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Darwin Correspondence Project

From M. D. Conway   24 December 1872

51, Notting Hill Square, | Bayswater. W.

Dec. 24 ’72

Dear Sir,

Some years ago Dr Erasmus Darwin whom I met at the house of Hensleigh Wedgwood Esq. promised me an introduction to you when I should ask it; but I have never asked it, much as I desired to see you, because I heard that your working-time (so important to the world) was limited by ill health.1

It has been my desire, and it has been increased by reading your latest work, to lay before you certain observations which I have carefully made upon the noises uttered by my children before they learned to talk.2 My first child was born in Cincinnati, Ohio, in 1859, and I have had three born since.3 Of these the first noise made has invariably been hissing (that is, of course, next to crying). They cried when suffering, but satisfaction was expressed by continued hissing, with a kind of moist sputter. Then they all had a kind of whimper or whining, like an anxious puppy. Two of them after this had a kind of bray, made by vigorous inspiration and expiration, accompanied by movements up and down of the upper body. The braying stage was in the other two cases preceded by cooing, though all brayed at one time or another, and all cooed. Each of them also bleated. I was struck also with the great ease with which they could be taught to imitate with exactness animal sounds, as crowing and ‘mooing’.

—One or two other things came to my memory on reading your book. The closing of the eyes when thinking or listening deeply, which gave the Greeks their μύεσις (our mystic), I have often seen represented.4 I was once a critic writing on Dwight’s Journal of Music (Boston, N. E.),5 and remember that most of the art-critics and lovers of instrumental music were in the habit of listening to the severer music, such as symphonies &c., with eyes shut. In conversation on theological and metaphysical subjects with eminent German scholars, I have observed them shut their eyes,—and rub them hard sometimes. The late Horace Greeley, when listening to a speech or sermon in which he was much interested, was often laughed at for at once going to sleep, and even nodding: yet he was always prepared to write ably in the Tribune about what had been said.6

—This has struck me as curious: I was never very fond of dogs, but have actually (no doubt, unreasonably) disliked them since near 14 years ago I was bitten by a strange dog, and suffered some mental apprehension for a year afterward. A son of mine born nearly seven years afterward screams and weeps if a dog comes near. I am not conscious of having taught him at any time to avoid dogs; at any rate I have tried to educate him out of his horror—vainly. His fear is excited by the smallest lap-dog.

—I suppose you aware that a strong pressure by the finger midway between the upper lip & nose (in centre) will generally stop a sneeze which is coming on.7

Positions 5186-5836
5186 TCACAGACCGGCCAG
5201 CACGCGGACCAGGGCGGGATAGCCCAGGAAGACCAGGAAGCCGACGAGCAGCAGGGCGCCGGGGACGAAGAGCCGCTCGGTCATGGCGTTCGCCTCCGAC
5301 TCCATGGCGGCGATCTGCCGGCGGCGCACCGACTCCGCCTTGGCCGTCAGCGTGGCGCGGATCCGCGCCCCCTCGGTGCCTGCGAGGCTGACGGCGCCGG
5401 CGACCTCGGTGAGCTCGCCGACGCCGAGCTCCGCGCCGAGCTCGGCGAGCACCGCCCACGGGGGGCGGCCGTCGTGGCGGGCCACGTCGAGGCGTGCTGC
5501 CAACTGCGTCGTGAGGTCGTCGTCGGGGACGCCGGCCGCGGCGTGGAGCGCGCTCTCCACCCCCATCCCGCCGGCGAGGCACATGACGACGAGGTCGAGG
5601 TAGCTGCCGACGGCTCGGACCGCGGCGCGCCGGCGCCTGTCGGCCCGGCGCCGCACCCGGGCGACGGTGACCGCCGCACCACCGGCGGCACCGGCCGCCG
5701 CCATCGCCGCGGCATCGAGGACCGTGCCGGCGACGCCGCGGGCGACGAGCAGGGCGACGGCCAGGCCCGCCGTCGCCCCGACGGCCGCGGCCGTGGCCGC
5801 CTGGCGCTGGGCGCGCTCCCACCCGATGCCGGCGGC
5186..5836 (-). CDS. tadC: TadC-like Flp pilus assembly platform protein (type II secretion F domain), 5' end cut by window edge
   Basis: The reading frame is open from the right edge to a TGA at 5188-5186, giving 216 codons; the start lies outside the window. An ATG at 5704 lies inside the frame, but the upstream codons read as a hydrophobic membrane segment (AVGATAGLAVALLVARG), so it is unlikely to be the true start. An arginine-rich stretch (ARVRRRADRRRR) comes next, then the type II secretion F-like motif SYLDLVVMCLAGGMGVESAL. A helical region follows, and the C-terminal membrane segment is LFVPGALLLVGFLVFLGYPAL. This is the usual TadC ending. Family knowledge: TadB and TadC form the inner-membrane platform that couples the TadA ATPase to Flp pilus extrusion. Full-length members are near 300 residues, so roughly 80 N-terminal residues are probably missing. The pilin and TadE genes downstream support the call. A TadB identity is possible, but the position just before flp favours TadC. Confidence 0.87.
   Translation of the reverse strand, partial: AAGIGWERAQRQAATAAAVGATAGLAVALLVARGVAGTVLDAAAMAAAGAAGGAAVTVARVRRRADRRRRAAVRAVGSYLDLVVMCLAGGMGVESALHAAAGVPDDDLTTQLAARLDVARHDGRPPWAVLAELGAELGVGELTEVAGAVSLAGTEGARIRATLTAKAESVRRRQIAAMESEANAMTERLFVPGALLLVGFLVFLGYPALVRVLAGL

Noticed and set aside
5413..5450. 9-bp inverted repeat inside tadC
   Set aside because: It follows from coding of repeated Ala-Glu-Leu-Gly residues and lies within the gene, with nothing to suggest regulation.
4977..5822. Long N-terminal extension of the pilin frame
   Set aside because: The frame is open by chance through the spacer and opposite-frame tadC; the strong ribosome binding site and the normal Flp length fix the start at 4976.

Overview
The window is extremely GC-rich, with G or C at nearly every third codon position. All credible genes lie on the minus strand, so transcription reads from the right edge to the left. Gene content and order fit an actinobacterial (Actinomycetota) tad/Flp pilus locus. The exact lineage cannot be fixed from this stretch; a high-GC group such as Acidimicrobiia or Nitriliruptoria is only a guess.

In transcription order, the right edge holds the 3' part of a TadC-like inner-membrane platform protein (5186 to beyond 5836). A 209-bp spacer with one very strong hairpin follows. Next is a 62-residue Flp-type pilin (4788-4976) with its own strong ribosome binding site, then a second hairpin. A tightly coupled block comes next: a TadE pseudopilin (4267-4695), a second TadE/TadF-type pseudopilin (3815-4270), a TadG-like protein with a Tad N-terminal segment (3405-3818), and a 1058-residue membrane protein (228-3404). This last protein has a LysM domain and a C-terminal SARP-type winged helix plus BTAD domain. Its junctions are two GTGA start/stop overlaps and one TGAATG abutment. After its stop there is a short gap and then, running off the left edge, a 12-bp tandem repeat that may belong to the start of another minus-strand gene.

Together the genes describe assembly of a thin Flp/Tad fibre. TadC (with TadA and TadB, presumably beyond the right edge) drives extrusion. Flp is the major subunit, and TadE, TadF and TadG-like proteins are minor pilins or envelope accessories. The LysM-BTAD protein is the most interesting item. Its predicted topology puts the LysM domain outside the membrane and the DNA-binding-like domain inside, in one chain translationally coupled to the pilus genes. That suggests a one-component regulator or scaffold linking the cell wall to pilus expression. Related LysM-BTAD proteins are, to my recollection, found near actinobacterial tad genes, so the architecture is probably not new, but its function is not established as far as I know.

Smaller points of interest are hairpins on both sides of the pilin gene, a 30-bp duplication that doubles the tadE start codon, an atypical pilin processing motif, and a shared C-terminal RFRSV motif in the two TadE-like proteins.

—(p. 220.) I have observed that Mahommedans in praying generally fix their eyes on the mosque-floor: which is accordance with Islam (submission.)8

—(p. 230.) I used to observe that when my dear master R. W. Emerson was trying hard to recollect or solve he would put his forefinger on his Wellingtonian,9 and have observed the same since in one or two other great men. One, an eloquent preacher, if perplexed would take hold of the bridge of his nose & cover the rest with his hand.

—(p. 251) You give the derivation of sneer:10 have you also noticed that sarcasm is from σαρκάζω, defined in Liddell & Scott as ‘to tear flesh like dogs’?11

p 74 * With regard to expressions of rage blended with vindictive excitement,—I was, during the late Franco-Prussian War, travelling with the Prussian King’s Headquarters for the purpose of writing the history of what I saw in English and American Magazines.12 One day on straying beyond the protection of the German soldiery to take a view from Chateau Mousson, I was in the old ruin encountered by two French peasants, who held small sickles, and were evidently determined to make way with me in that lonely spot, as they often did with Germans whom they found unprotected. I could at once detect the rising of their resolution to attack by the increasing hardness and shortness of their breathing. I took out my American passport, and spent twenty minutes in explaining to them what they were slow to believe, that I was an American and a neutral, as ready to Chronicle a French as a German victory. They did not for a long time believe my story. But I had taken along a luncheon wrapped in an English newspaper. One of them, who was an Alsacian & spoke German, asked to see it: instead of opening it he closely inspected the paper wrapping; as he did so his breathing diminished in intensity, and its quickness diminished, until his murderous purpose passed with a long drawn breath away. I recognised that I was safe (I was unarmed) a minute before I heard him say to his companion “Pas allemand”.13